egg?). I folded the bread and started to eat until I had finished it. I didn’t dare look upward afterwards. Dark settled in, and I concluded that the light of my life had disappeared with the eaten moon.
I stretched out on a stone bench, not far from the wall with the hole looking out over the street. It was shaded by a tree with flowers like orange bells, whose presence dominated a scene from which green leaves were absent. A familiar voice rang in my head, telling me that the tree was called a Bombax and that it flowered before it became green again. I don’t know where this piece of information came to me from. I was just aware of a warmth deep inside me as if a moon was lighting up my inner darkness.
At that moment, I connected with my paper self. I wasn’t that ‘hopeless’, ‘useless’ fellow who inhabited the words of my mother Leila when she directed her curses at me; then again, she wasn’t my mother at all.
The moon that had settled deep inside me told me this, and a lot more. It urged me to ignore the headache and the fever and the nausea. It returned me to my identity and to a past dream of which I was both the subject and the dreamer. A dream that some of you may perhaps have come across between the covers of The Great Interpretation of Dreams attributed to the Imam Muhammad ibn Sirin, without being bothered about who saw it and told it to al-Hasan al-Basri.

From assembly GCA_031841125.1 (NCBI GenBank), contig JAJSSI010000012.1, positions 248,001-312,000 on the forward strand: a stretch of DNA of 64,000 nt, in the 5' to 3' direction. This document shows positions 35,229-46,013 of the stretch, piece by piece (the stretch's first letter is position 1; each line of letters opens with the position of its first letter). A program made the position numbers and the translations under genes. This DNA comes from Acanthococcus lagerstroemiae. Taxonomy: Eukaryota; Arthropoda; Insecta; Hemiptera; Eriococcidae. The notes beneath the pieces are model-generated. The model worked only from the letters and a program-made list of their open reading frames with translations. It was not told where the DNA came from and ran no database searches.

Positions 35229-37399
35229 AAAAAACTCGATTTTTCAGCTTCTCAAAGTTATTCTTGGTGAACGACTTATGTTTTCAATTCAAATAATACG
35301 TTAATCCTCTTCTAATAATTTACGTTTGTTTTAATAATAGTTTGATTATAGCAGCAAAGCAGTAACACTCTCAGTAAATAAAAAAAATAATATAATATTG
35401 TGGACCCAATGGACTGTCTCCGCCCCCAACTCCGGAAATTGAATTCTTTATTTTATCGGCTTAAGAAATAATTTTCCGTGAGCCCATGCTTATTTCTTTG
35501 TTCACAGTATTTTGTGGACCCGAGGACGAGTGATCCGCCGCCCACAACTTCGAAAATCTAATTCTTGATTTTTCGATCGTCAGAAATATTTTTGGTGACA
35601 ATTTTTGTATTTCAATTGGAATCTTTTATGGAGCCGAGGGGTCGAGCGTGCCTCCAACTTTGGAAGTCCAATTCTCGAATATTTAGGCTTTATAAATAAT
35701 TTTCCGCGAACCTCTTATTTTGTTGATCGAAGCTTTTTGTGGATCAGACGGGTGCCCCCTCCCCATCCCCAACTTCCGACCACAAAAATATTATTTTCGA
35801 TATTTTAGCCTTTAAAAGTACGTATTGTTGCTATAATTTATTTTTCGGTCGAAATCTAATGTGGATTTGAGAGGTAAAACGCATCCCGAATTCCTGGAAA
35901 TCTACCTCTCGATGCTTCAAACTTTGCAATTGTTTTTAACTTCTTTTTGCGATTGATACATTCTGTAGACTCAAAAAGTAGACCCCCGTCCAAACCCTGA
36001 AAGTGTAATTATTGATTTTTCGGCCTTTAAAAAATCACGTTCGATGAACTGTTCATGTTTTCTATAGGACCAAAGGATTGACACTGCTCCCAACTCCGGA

In that distant vision of mine, I witnessed angels plucking jasmine from the orchards of Basra, and the Imam explained my dream as meaning the departure of the ulema from the city. I felt guilty, as if it was I that had brought this fate to them, or even as if I were their
murderer or the angel of death sent to harvest their souls. I didn’t tell my sheikh and imam that the dream had kept coming back to me for some time and that I had seen bushes stripped of their flowers and jasmine beyond counting covering the paths and trampled underfoot. Then Basra appeared to me, with no jasmine and no orchards, as a sterile, lifeless space, the mere recollection of which frightens me.
I was a human being, with flesh and blood and nerves. Then my vision found a place for itself in the book attributed to Ibn Sirin, and I became a paper being. Recently, I have taken to observing myself, frozen in the form of letters and words between the covers of the
book, and I am sometimes overcome by pride, and at other times consumed by indignation.

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The orchards of Basra